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Details of Grant 

EPSRC Reference: EP/Y002482/1
Title: Electro-fermentation process design for efficient CO2 conversion into value-added products
Principal Investigator: Bommareddy, Dr R
Other Investigators:
Kovacs, Dr K
Researcher Co-Investigators:
Project Partners:
Dechema e.V. Technische Hochschule Mittelhessen
Department: Fac of Health and Life Sciences
Organisation: Northumbria, University of
Scheme: Standard Research - NR1
Starts: 01 March 2024 Ends: 31 August 2025 Value (£): 165,295
EPSRC Research Topic Classifications:
Biochemical engineering Bioprocess Engineering
EPSRC Industrial Sector Classifications:
No relevance to Underpinning Sectors
Related Grants:
Panel History:
Panel DatePanel NameOutcome
24 May 2023 ECR International Collaboration Grants Panel 2 Announced
Summary on Grant Application Form
The chemical industries are heavily reliant on crude oil, a finite and unsustainable resource with global price fluctuations with negative impact on global economies. Depleting petrochemical reserves, coupled with unprecedented rise in global carbon emissions triggering severe weather events, represent the driving forces behind the development of environmentally sound, sustainable alternatives and to curb our reliance on fossil-based resources. Industrial biotechnology using microbial cell factories has entered an era where scientific and technological advances in bioengineering can contribute appreciably towards sustainable product development using renewable carbon feedstocks.

Utilization of waste and greenhouse gases such as CO2 or CH4 to produce valuable products, thereby reducing carbon emissions and creating net-zero circular economies, should be at the forefront of the governments sustainable industrial decarbonization policies. These waste gases have the potential to become the third generation sustainable and techno economically feasible feedstocks. C1 gas consuming aerobic bacteria possess significant advantages over their anaerobic counterparts such as wider product spectrum, higher productivities and genetic amenability. However, the flammability concerns of H2 and O2 mixtures limit optimum O2 concentrations in aerobic gas fermentations. Lower O2 concentrations mean higher mass transfer requirements are necessary for a viable fermentation process. This is a known problem in a typical industrial aerobic fermentation and the problem is only exacerbated in aerobic gas fermentation where O2 concentration are limited. An alternative process design is therefore pivotal for an economically feasible process within the capital cost context of industrial gas fermentation.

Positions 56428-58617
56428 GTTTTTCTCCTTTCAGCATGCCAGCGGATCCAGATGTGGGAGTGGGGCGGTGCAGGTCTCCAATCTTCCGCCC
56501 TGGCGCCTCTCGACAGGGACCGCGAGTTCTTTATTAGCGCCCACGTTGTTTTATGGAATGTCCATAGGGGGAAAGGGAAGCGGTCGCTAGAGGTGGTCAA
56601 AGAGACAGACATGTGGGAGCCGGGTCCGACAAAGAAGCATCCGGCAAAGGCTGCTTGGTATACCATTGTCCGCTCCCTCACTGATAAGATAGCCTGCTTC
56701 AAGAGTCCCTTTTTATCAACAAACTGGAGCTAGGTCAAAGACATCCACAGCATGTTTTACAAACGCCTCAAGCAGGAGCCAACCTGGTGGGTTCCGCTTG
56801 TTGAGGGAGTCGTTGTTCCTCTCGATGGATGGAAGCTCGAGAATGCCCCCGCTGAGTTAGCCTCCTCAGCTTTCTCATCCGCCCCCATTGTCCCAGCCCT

Microbial electrosynthesis combines electrochemistry and biotechnology in a resource-efficient processes by relying on waste raw materials and renewable energies. Electro-biotechnology strives for the concept of power-to-chemicals to narrow or even close the gap between the energy and the chemistry sector. Electrogenic /electroactive bacteria (EAB) such as, Geobacter sulfurreducens and Shewanella oneidensis are natural carriers of extracellular electron transfer pathways and are extensively studied, however O2 sensitivity and lack of genetic tools have limited the use of these bacteria mostly for bioremediation purposes.

In this project we aim to design and set up a bioprocess platform that will enable the assessment of electro-fermentative potential of biocatalysts for the production of value-added chemicals. This platform will be used to elucidate the genetic basis of external electron transfer (EET) in Cupriavidus metallidurans CH34, a facultative anaerobic, CO2 consuming bacteria. This collaborative multidisciplinary study aims to use complimentary approaches in electrochemical characterisation and engineering biology to elucidate and validate the EET mechanism in this bacterium. This will be followed by demonstrating its potential in a bio-electro fermentation process, producing a valuable product from CO2. Elucidating the exact mechanism of EET in this bacterium will also open doors to potentially transfer this mechanism to its close relative, Cupriavidus necator H16 which is proven to be an efficient autotrophic bacterium converting CO2 to highly valuable products. With the unique and complementary skills from the PI (bioprocess enigneering/development), the Co-I (synthetic biology) and the international partners (sustainable electrochemistry), via effective knowledge exchange activities, including outreach activities, we will showcase the integration of this technology within the current chemical industries as a prime example for sustainable industrial decarbonisation.

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